Sometimes, there was a boss who was on my side. When I sold ads for the weekly paper, the Rockland Review, and a client cornered me in a back room, I was able to escape because I knew not to let a man get between me and the door. I was a mess when I got back to the office. The boss heard me out, then he went to the business owner and told him if he ever touched me — or any other employee of the paper — the boss would educate him about proper behavior with a baseball bat. The man tried to say I had been flirting with him, but my boss wasn’t having any of that.
“Why would she flirt with you?” the boss asked. “You’re a creep.”
That’s another thing — the number of men who think they’re irresistible, or who want to make a woman feel guilty for rejecting them.
There was the military recruiter, Navy, I think, who made a pass at me while I was there to interview him for a story. Within moments of my arrival, he was suggesting we continue the conversation at his apartment.
I said no.
“What, don’t you find me attractive?” he asked.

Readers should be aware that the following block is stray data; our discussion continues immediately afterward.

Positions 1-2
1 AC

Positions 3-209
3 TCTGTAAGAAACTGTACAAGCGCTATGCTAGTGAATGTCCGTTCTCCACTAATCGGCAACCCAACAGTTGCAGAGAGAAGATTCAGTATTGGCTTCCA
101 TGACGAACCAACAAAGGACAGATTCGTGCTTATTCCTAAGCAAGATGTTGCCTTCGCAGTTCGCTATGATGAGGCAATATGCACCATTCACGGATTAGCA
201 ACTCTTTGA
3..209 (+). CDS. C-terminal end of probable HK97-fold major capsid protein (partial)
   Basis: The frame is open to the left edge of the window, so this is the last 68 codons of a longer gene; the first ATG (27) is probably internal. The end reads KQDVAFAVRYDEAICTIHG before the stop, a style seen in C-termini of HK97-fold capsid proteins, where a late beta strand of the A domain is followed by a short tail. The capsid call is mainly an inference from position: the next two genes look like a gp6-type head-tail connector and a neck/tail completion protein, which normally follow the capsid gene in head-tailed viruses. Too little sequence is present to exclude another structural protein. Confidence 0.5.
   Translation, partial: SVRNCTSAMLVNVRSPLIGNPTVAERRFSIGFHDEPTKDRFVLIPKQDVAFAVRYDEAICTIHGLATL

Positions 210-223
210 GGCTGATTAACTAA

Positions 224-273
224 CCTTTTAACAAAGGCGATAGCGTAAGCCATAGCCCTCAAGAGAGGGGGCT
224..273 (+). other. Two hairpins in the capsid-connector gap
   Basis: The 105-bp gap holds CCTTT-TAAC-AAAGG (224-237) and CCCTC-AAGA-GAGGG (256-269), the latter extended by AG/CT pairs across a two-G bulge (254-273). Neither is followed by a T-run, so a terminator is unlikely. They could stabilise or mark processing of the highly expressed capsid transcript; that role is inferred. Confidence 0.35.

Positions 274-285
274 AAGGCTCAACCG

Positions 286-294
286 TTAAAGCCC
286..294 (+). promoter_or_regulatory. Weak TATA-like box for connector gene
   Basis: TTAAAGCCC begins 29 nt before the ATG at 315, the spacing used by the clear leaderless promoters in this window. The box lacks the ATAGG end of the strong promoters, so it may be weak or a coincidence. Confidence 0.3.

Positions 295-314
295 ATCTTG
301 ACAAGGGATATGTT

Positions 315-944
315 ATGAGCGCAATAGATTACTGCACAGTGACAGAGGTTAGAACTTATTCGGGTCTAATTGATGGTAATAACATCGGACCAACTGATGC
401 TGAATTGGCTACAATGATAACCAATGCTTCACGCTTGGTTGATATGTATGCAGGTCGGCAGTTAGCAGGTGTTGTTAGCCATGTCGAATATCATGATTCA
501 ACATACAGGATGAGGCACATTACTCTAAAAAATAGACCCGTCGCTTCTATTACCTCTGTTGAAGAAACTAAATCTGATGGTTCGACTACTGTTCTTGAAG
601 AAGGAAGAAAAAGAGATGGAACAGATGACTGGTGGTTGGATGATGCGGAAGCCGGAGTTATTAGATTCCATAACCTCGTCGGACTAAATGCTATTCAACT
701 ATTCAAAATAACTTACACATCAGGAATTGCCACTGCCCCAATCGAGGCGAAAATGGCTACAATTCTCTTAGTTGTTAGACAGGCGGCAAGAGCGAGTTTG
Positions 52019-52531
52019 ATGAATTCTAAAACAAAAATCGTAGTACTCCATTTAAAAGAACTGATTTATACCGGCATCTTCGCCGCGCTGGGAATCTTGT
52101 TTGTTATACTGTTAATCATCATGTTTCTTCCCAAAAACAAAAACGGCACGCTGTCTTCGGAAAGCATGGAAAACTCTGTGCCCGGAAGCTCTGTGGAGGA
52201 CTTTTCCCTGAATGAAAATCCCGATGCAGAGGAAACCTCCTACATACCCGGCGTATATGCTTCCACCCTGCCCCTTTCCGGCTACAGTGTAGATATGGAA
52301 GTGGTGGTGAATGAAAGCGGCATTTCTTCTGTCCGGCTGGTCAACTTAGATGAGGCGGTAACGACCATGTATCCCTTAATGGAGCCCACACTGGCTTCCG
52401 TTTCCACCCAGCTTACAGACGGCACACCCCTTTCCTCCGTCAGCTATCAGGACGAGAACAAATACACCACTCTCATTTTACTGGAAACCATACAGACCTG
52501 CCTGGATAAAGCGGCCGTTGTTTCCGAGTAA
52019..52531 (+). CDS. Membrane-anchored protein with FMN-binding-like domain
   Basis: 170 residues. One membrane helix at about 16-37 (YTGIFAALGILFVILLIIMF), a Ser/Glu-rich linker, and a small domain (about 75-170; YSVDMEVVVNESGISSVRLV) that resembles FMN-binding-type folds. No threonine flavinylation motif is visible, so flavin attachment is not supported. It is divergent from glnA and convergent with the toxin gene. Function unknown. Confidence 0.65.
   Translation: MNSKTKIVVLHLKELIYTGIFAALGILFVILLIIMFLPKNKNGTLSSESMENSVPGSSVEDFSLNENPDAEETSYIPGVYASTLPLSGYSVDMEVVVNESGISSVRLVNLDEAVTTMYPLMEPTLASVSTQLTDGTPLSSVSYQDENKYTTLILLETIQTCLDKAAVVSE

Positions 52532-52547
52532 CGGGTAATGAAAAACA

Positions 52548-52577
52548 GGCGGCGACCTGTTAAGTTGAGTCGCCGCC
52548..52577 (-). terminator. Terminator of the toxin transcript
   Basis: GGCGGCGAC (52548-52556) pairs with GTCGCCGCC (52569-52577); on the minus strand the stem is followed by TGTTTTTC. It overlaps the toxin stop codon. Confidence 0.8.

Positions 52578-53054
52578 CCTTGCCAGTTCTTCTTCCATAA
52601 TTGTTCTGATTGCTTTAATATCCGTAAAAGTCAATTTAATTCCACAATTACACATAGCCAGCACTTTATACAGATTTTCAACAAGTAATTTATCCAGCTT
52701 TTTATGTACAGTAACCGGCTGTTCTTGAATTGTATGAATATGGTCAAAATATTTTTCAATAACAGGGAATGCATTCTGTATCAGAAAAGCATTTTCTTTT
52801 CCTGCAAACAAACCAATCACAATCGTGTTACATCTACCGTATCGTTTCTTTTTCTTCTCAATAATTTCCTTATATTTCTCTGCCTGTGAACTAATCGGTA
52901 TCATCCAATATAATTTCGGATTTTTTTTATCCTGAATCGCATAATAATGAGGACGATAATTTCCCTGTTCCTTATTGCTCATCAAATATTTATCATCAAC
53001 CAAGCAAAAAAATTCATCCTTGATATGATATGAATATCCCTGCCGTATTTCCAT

“Frankly, no,” I said. “I find you offensive and I’m sure your superior officer will find your remarks as inappropriate as I do.”
That shut him up.
But standing up to men who think they’re entitled to sexual gratification because you have a vagina doesn’t always work. Some men think they can take what they want.
They might insult you: “Well, I don’t know why you’re saying no to me. It’s not like you’re beautiful. You should jump at the chance.” Yes, a man actually said this to me.
Or they might try to just take what they want because, well, they’re bigger and stronger and you have a vagina, which is the perfect place for him to park his penis.
That’s why I know to carry my keys pointing out of my fist so I can gouge your eyes out if you think you’re going to force yourself on me.
That’s why I don’t get into elevators alone, and if everyone gets off and a man gets on, I get off.
That’s why I don’t take the stairs at night.
That’s why I check around my car before I get in.
That’s why I don’t offer rides to men I don’t know well. I mean, really well.
That’s why I don’t answer the door if I’m home alone.